The company said pre-tax profit of £13.08m (£10.62 million in 2018) underlined six consecutive years of profitability.
Turnover rose from £68.48m to £72.49m.
Despite the strong figures the company said that the Coronavirus outbreak had “overshadowed” the business so far 2020 and financial forecasts for the rest of the year have been revised.
All Chase de Vere employees have been working from home during the pandemic and no staff have been furloughed.
The company says it has focused on client service during lockdown with positive customer satisfaction survey results.
Stephen Kavanagh, chief executive of Chase de Vere, said: “2019 was another great year of progress for Chase de Vere. We have increased profits, developed and formed new affinity relationships, particularly related to the Medical and Dental professions, and have improved the satisfaction scores from our clients.
“I am particularly pleased with the contribution made by the employees who joined us from Medical Money Management, which we acquired in October 2017, and am delighted that we acquired Ferguson Oliver, an Independent Financial Advice firm based in Angus, in October 2019. We are actively looking for other like-minded adviser firms to join us; firms that are focused on providing exceptional client service and are committed to offering truly independent financial advice.
“The Coronavirus has overshadowed businesses in 2020 and we have revised our forecasts accordingly. During this time our sole focus has been on the welfare of our employees and speaking with our clients. Our financial strength, and our supportive parent company, means that we remain in good shape and we have, for example, not furloughed any of our employees. I am incredibly proud of how well our employees have adapted to remote working and how they have continued to provide an exceptional service to our clients throughout these challenging times.”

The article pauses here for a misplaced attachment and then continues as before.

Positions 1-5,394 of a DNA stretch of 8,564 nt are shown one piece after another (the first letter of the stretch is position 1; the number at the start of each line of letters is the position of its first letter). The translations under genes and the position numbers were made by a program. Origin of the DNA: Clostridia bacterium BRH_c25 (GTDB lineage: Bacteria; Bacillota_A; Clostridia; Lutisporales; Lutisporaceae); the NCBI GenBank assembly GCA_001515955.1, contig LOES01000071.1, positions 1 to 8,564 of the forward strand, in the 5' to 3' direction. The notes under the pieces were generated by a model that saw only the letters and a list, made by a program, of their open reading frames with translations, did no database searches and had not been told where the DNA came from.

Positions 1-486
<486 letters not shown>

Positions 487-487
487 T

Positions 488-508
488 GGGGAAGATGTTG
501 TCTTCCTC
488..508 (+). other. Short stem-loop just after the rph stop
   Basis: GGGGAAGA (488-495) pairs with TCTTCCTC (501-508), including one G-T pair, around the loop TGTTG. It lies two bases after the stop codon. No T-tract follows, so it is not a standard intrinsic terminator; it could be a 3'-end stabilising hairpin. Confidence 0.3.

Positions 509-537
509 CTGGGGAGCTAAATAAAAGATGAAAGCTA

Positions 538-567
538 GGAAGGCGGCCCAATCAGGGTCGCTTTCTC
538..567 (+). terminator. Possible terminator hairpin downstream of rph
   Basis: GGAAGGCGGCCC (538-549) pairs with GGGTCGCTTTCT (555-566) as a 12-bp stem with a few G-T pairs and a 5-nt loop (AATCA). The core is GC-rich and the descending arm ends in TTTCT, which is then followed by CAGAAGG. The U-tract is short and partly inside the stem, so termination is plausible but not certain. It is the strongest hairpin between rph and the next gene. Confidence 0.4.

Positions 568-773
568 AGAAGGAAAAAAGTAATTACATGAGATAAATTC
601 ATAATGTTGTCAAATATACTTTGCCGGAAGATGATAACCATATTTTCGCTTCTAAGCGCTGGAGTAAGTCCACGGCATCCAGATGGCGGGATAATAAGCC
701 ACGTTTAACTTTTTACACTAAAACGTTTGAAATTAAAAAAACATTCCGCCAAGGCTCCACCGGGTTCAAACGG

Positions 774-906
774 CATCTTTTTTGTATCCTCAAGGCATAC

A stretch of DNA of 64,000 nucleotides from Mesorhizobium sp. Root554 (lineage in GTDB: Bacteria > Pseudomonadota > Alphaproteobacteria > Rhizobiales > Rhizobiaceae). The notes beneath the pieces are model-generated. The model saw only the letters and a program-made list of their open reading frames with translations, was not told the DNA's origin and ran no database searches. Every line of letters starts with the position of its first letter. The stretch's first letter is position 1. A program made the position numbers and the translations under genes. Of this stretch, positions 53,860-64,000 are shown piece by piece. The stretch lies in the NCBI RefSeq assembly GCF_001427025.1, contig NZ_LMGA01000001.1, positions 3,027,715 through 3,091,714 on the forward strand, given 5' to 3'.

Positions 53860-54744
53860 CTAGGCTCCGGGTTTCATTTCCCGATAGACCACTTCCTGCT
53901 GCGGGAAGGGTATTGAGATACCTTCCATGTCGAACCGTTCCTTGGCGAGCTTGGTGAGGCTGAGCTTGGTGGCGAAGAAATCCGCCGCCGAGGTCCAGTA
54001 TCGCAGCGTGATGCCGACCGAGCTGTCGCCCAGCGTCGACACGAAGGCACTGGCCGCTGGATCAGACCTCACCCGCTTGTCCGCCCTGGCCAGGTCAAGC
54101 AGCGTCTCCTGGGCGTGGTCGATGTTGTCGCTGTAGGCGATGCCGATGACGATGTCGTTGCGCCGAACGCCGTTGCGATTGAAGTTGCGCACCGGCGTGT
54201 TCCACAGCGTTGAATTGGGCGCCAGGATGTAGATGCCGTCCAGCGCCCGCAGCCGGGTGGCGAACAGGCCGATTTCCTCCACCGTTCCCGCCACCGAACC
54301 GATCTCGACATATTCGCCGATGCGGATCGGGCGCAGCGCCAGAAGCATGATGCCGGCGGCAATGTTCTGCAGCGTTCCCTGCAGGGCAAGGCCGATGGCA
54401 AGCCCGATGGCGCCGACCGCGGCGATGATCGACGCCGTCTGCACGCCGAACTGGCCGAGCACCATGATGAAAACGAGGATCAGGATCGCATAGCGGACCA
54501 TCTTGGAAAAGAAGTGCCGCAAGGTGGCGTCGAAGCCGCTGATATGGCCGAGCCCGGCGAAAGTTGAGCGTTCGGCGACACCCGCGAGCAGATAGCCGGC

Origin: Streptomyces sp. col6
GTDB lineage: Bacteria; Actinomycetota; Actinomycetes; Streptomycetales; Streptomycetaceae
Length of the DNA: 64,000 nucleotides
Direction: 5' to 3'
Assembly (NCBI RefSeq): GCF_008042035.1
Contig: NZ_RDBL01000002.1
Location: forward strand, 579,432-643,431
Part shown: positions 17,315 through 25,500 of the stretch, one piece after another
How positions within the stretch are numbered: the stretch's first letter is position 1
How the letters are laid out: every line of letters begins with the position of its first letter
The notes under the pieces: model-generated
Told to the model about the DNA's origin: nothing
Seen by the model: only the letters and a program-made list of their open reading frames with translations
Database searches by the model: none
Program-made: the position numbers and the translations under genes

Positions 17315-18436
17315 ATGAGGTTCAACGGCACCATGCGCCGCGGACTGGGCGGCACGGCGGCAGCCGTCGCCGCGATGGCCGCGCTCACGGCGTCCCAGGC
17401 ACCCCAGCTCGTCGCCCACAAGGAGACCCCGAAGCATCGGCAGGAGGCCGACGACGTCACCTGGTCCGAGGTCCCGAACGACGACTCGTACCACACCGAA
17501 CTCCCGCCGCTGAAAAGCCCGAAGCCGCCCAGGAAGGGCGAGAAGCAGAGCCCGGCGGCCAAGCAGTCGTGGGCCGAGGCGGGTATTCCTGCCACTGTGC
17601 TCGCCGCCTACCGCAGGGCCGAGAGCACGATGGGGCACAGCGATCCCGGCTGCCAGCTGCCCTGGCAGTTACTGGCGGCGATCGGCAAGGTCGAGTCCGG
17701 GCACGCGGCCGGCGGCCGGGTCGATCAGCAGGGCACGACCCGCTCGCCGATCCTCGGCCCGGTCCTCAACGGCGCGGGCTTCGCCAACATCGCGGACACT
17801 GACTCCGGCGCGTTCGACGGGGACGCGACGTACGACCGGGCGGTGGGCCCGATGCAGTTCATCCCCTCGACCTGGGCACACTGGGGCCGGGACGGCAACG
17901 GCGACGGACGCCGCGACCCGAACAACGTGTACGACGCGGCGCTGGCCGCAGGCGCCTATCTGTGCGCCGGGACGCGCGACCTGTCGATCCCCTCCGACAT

Chase de Vere has 16 offices around the UK. In July 2018, the company launched Chase de Vere Medical, a service focused on providing independent financial advice to the medical profession.
Earlier this year the firm criticised newspaper reports that it has over-incentivised its advisers to boost sales. According to the Times, a recent awards ceremony in Manchester saw trophies presented to top selling advisers who were also rewarded with holidays to the South of France for being top fee earners.
The newspaper alleged that while basic salaries at Chase de Vere were as low as £18,000 per annum, top advisers can make as much as £670,000. However Chase de Vere says the story has “misrepresented” the company and how it operates.